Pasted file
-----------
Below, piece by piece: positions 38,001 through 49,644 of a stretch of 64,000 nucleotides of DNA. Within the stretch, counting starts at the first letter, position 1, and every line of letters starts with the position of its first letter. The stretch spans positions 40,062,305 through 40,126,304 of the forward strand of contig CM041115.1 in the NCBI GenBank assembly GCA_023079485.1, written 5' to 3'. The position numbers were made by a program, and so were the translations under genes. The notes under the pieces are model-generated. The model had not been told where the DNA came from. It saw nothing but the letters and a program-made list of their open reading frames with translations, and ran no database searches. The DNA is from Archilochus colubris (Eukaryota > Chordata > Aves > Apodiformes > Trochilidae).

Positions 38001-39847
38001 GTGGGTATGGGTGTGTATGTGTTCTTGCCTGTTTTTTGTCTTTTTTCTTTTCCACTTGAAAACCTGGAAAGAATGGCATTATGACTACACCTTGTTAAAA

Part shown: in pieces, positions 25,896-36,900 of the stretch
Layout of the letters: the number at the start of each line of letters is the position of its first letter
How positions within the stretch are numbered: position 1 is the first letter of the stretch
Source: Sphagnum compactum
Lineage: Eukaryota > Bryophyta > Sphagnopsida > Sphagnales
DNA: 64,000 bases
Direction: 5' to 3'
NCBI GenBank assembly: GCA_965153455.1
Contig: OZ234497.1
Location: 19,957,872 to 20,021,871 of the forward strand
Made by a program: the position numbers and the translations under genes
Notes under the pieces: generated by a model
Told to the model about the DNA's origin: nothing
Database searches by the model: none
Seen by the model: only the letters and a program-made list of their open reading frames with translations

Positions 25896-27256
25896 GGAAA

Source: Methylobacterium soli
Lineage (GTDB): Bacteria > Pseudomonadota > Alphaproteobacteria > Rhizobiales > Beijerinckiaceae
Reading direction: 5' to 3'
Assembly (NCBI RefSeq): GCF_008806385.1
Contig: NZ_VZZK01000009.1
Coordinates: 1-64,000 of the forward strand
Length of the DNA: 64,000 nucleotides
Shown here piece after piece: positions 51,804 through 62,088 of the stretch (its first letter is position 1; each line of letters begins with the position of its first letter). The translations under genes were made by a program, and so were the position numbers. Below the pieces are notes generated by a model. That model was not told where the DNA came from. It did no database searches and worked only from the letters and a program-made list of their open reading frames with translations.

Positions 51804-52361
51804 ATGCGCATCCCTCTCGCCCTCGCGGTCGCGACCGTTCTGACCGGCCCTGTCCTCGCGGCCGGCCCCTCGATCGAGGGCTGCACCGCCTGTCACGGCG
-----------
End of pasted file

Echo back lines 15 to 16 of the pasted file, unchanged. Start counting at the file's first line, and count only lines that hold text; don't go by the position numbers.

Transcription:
Notes under the pieces: generated by a model
Told to the model about the DNA's origin: nothing